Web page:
able to see because of a power of light within the eyes.]

7. (3234) "[Take my shirt and] cast (it) over the face of my father":
Qur'an 12: 93, slightly modified for the meter. This refers to the
story of Joseph, how he revealed himself (as alive and a powerful
person in Egypt) to his brothers, and instructed them to cast his
shirt over their father's face. When the brothers returned from
Egypt, Jacob said that he smelled the scent of Joseph (12:94). Then
Joseph's shirt was cast over his face and Jacob regained his sight.

8. (3235) "The brightness of my eyes is in the ritual prayer": This is a
saying [Hadîth] of the Prophet Muhammad. It is literally, "the
coolness of my eyes," which is an idiom meaning what causes
luster and brightness in the eyes due to joy, delight, and pleasure.
"The Hadíth is related in more than one form. Fa [= Anqaravi]
gives: hubbiba ilayya min dunyákumu 'l-nisá'u wa-tíbu 'l-rá'ihati
wa-qurratu `ayné fí 'l-salát,' In this world of yours women and
sweet perfume have been made dear to me; and my delight is in the
ritual prayer.'" (Nicholson, Commentary)

Nicholson also quoted from his own translation of Hujwiri's
"Kashf Al-MaHjûb," (p. 302): "The Prophet said, 'I delight in
prayer', because prayer is a source of joy to the steadfast. When he
was brought nigh unto God on the night of the Ascension... he said,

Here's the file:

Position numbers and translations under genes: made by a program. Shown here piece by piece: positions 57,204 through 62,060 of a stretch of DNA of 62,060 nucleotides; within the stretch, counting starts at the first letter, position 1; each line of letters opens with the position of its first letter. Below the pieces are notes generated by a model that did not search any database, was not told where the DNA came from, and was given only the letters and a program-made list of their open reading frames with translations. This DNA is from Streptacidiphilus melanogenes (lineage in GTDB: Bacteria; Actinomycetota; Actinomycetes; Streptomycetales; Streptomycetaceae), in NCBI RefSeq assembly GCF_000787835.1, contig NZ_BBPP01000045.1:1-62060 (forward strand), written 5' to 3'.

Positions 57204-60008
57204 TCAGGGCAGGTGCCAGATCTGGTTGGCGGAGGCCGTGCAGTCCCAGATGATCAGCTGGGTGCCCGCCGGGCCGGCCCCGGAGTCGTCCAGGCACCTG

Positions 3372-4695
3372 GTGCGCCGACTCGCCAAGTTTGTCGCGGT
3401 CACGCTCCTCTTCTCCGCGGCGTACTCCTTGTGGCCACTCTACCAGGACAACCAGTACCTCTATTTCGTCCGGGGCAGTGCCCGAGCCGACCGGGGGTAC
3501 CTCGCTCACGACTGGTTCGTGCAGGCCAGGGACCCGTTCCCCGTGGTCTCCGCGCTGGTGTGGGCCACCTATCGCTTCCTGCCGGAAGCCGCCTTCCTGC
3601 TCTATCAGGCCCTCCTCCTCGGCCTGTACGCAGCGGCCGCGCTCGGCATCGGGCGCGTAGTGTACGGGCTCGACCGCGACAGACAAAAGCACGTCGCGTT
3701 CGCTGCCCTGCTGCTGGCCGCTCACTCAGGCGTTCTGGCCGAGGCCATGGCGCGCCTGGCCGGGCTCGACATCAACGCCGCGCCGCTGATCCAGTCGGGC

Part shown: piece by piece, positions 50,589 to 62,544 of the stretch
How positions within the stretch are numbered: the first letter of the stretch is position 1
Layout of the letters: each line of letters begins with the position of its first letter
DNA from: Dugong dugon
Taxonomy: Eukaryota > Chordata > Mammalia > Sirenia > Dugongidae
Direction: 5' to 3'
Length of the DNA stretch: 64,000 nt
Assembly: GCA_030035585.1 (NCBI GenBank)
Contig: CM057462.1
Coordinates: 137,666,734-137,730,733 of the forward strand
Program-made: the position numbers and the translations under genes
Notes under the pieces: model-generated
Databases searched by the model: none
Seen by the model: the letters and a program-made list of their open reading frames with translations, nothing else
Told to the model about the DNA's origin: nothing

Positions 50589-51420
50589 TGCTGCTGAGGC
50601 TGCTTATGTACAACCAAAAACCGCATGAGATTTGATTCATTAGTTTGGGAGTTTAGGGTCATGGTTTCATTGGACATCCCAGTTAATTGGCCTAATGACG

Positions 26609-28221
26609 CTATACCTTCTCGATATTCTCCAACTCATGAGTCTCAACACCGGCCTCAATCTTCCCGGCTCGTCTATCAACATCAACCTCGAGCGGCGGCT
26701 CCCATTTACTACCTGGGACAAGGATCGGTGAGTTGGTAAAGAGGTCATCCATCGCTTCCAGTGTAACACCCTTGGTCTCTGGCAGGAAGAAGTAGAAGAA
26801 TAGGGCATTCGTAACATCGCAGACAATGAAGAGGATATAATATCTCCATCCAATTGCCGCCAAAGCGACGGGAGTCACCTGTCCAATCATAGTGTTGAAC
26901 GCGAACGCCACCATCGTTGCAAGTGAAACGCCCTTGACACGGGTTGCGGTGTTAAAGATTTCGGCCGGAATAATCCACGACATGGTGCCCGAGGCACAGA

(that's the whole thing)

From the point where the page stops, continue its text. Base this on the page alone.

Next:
not of his own will, but inspired by longing: 'O God, do not
transport me to yonder world of affliction! Do not throw me under
the sway of carnal nature and passion!' God answered: 'It is My
decree that thou shalt return to the world to establish the religious
law, in order that I may give thee there what I have given thee
here.' When the Prophet returned to this world, he used to say as
often as he felt a longing for that exalted station: 'O Bilál [= his
favorite caller-to-prayer], comfort us by the call to prayer!' Thus to
him every time of prayer was an Ascension and a new nearness to
God." "Cf. also III 2401 sqq. and note on I 57." [= translated by
Nicholson: "'The naughting of the attributes of the conscious self'
(faná'u 'l-sifát), which results from intense concentration of every
faculty on God in the performance of the ritual prayer, is often
described by Súfís."] (Commentary)

9. (3236) each of these five have grown from an exalted source:
Nicholson later corrected his translation, in accord with the earliest
manuscript of the Mathnawi, to "all these five have grown (are
derived) from a sublime root (source)" (from, "because all these
five have grown from one root"). And he explained: "i.e. the
faculties of the soul, corresponding to the five bodily senses with
which they are associated. In reality all these faculties are derived
from the Universal Spirit and serve to manifest Divine attributes:
they are not separate and distinct, like the bodily senses, but
involved in one another." (Commentary)

10. (3237) The strength of one becomes the strength of the rest: "It